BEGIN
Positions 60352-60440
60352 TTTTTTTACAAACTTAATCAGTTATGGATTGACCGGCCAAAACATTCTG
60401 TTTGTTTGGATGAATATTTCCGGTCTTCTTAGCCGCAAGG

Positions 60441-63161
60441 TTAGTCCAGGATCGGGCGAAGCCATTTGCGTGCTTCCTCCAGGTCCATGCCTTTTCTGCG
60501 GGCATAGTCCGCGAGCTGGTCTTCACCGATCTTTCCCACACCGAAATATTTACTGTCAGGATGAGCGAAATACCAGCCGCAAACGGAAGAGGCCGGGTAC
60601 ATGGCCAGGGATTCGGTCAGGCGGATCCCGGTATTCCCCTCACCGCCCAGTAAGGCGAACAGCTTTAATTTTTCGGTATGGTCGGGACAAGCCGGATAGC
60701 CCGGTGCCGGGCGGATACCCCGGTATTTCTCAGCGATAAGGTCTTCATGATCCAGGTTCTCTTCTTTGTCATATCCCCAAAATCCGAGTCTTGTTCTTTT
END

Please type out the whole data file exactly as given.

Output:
Positions 60352-60440
60352 TTTTTTTACAAACTTAATCAGTTATGGATTGACCGGCCAAAACATTCTG
60401 TTTGTTTGGATGAATATTTCCGGTCTTCTTAGCCGCAAGG

Positions 60441-63161
60441 TTAGTCCAGGATCGGGCGAAGCCATTTGCGTGCTTCCTCCAGGTCCATGCCTTTTCTGCG
60501 GGCATAGTCCGCGAGCTGGTCTTCACCGATCTTTCCCACACCGAAATATTTACTGTCAGGATGAGCGAAATACCAGCCGCAAACGGAAGAGGCCGGGTAC
60601 ATGGCCAGGGATTCGGTCAGGCGGATCCCGGTATTCCCCTCACCGCCCAGTAAGGCGAACAGCTTTAATTTTTCGGTATGGTCGGGACAAGCCGGATAGC
60701 CCGGTGCCGGGCGGATACCCCGGTATTTCTCAGCGATAAGGTCTTCATGATCCAGGTTCTCTTCTTTGTCATATCCCCAAAATCCGAGTCTTGTTCTTTT